To check robustness (see Table 5), we also performed a comparative ITS analysis excluding individuals aged 60–64 years. Although there were some differences, overall similar results were shown. For instance, the estimate of ‘Time’ shows that the likelihood of SNAP participation among low-income individuals aged 20–59 years increased by 10.6 PP in the pre-intervention period (β = 0.106, P < 0.001). The estimate of ‘Time∙Interruption’ indicates that the slope in the probability of SNAP enrollment among low-income individuals aged 20–59 years decreased by 24.8 PP after the intervention (β = − 0.248, P < 0.001). The estimate of ‘Treatment’ shows the level difference in the probability of SNAP participation before the interruption between older Medicare enrollees and younger low-income individuals aged 20–59 years was found to be 128 PP (β = 1.281, P < 0.001). The estimate of ‘Treatment∙Interruption∙Time’ indicates that the slope difference in the likelihood of SNAP enrollment from the pre-intervention to post-intervention between low-income older Medicare enrollees and younger individuals aged 20–59 years was found to be 17.3 PP (P = 0.001).
Further, the findings from our sensitivity analyses indicate that overall, similar patterns were shown, albeit with some minor differences (see Supplementary Tables S1 and S2). For instance, after incorporating a propensity score matching, the estimate of the parameter ‘Treatment∙Interruption∙Time’ as the main coefficient of interest shows that the difference in trend in the probability of SNAP participation after the interruption/intervention compared to pre-interruption/intervention between the low-income Medicare group and the younger with low incomes was estimated to be 2.6 PP (P < 0.001). Further, similar significant results were found for ‘Treatment∙Interruption’ (β = − 0.123, P < 0.001), indicating that the level difference in the probability of SNAP enrollment after the intervention/interruption between the low-income older Medicare group and the younger with low incomes was estimated to be 12.3 PP. Furthermore, after employing a lower poverty threshold (≤ 130% of the FPL), we found that overall, a similar pattern was shown, even though the magnitude of effect was smaller. Notably, the estimate of the parameter ‘Treatment∙Interruption∙Time’ indicates that the difference in trend in the probability of SNAP participation after the interruption/intervention compared to pre-interruption/intervention between the low-income Medicare group and the younger with low incomes was estimated to be 2.3 PP (P < 0.001).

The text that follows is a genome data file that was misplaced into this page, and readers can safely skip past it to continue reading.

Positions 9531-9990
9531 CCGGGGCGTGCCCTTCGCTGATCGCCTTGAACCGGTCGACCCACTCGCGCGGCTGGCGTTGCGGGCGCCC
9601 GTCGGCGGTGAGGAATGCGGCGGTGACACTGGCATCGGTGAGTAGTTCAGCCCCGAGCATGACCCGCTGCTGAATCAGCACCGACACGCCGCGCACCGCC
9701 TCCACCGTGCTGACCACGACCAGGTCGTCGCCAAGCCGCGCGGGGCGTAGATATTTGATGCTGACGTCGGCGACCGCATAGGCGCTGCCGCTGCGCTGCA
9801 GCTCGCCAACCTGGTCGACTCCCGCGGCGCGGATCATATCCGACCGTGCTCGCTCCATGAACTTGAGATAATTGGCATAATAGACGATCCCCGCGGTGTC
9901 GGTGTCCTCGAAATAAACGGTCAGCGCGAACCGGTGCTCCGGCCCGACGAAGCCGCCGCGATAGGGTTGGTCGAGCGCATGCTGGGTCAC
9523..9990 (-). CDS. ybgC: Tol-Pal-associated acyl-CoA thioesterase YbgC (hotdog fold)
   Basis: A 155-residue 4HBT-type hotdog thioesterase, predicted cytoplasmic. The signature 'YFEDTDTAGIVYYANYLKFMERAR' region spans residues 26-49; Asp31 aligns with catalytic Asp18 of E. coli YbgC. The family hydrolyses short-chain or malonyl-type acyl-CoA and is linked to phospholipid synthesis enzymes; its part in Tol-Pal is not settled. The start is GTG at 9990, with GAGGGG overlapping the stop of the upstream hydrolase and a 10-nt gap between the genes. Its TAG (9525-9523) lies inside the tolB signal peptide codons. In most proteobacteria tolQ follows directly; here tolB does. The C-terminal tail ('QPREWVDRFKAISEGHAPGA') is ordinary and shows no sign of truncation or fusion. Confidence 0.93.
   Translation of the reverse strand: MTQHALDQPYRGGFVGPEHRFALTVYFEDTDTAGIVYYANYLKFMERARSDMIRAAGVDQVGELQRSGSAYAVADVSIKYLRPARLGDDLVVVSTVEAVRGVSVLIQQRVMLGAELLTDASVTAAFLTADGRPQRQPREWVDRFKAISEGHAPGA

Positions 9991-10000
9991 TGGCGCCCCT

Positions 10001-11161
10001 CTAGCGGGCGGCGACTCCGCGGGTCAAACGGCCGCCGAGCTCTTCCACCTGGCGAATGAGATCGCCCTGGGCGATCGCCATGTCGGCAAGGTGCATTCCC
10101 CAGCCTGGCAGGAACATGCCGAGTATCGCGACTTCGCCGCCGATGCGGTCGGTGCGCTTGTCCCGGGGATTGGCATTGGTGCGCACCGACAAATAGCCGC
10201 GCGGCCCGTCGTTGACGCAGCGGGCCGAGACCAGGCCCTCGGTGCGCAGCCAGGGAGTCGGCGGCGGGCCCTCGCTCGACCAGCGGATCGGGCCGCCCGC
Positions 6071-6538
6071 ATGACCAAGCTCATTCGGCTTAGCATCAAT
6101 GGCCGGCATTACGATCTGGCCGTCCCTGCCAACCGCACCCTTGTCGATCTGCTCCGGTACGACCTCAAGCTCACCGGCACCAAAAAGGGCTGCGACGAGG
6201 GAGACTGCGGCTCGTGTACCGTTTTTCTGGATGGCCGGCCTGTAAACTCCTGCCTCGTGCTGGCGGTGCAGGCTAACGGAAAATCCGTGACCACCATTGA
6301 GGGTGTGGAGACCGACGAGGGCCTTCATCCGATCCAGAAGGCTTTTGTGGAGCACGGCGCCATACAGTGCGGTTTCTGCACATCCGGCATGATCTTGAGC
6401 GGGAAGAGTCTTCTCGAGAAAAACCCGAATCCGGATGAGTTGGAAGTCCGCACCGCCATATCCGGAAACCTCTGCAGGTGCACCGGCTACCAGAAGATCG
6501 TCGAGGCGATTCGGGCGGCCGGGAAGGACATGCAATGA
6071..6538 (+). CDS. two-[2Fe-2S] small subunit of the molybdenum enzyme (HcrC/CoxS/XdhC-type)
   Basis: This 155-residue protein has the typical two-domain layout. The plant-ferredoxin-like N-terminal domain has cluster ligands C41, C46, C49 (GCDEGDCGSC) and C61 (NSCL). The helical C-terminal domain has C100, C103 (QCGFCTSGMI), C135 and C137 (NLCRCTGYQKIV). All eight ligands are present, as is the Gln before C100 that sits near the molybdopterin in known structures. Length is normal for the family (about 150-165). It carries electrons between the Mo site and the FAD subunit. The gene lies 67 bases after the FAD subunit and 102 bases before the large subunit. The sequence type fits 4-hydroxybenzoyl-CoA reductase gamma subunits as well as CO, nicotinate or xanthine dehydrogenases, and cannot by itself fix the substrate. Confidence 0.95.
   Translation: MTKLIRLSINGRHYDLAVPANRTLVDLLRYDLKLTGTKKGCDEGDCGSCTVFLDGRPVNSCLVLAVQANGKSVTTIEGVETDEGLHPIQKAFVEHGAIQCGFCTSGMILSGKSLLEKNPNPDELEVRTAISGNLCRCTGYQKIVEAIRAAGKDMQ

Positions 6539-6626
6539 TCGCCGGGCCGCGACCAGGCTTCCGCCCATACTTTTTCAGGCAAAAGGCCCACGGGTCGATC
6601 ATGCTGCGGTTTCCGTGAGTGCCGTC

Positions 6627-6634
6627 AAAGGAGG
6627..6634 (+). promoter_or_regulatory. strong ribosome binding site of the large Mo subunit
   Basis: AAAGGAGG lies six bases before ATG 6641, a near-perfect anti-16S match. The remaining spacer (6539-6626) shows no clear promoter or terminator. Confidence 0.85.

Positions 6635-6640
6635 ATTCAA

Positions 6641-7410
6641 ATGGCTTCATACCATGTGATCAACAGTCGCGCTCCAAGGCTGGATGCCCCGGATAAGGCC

Based on a quasi-experimental design and using a national survey sample of Medicare beneficiaries, we found that the ACA, with its focus on the dual-eligible population, appeared to have a measurable and positive effect on SNAP participation among low-income older Medicare enrollees. Specifically, we observed a change in trend difference in the probability of SNAP enrollment from the pre- to post-intervention period to be 17.4 percentage points higher among low-income older Medicare enrollees compared to the low-income, SNAP-eligible younger individuals.
The increase in SNAP enrolment in the pre-intervention period (i.e. 2014) in almost every state in the US is largely attributable to increased demand and eligibility in the post-recession period, especially among younger working-class individuals, and due to a sluggish economic recovery [40, 41]. Between fiscal years 2007 and 2013, SNAP caseloads grew substantially, rising by almost 81%, and a significantly larger share of eligible people enrolled in the program . Further, states’ continued efforts to reach and recruit more eligible households and individuals (especially low-income older adults) for the SNAP program contributed to the surge in participation post-recession. As computed and illustrated in our data and Fig. 2, and supported by prior evidence [40, 41], SNAP participation peaked in 2013 for low-income younger adults, however, for low-income Medicare enrollees, SNAP enrollment was sustained relatively at higher rates at least through 2016, when it finally plateaued.
Current estimates indicate that the overall number of SNAP participants fell by about 12% between 2013 and 2017, and decreased by almost 20% as of March 2019 [40, 42]. This downward trend is evident in Fig. 2. Another clear distinction as illustrated in this Figure is that during the pre-2014 period, rates of SNAP participation were increasing and were much higher among younger low-income adults, yet, this trend subsequently reversed mostly in the post-2014 era. Although SNAP enrollment rates showed a decline, they were declining at slower rates among low-income older Medicare beneficiaries as compared to low-income younger adults.
A number of factors likely contributed to the overall downward trends in the later years, including a slight increase in the total US population, and an improved economy . Another factor that potentially contributed to a rise in SNAP participation, and had a reverse impact in 2016 and afterward, was the 2009 Recovery Act’s suspension of “SNAP’s three-month time limit on unemployed individuals aged 18–49 who are not raising minor children and did not have a serious disability,” to ease the negative impacts of the recession on the lower income individuals and families . However, evidence indicates more than 500,000 adults aged 18–49 lost SNAP benefits in 2016 alone in states and areas that reinstated the three-month time limit that year, and by 2017, the rule was re-imposed in almost all of the US. This change further limited SNAP participation eligibility and uptake . As a consequence, SNAP caseloads dropped by almost 1.5 million in 2016 .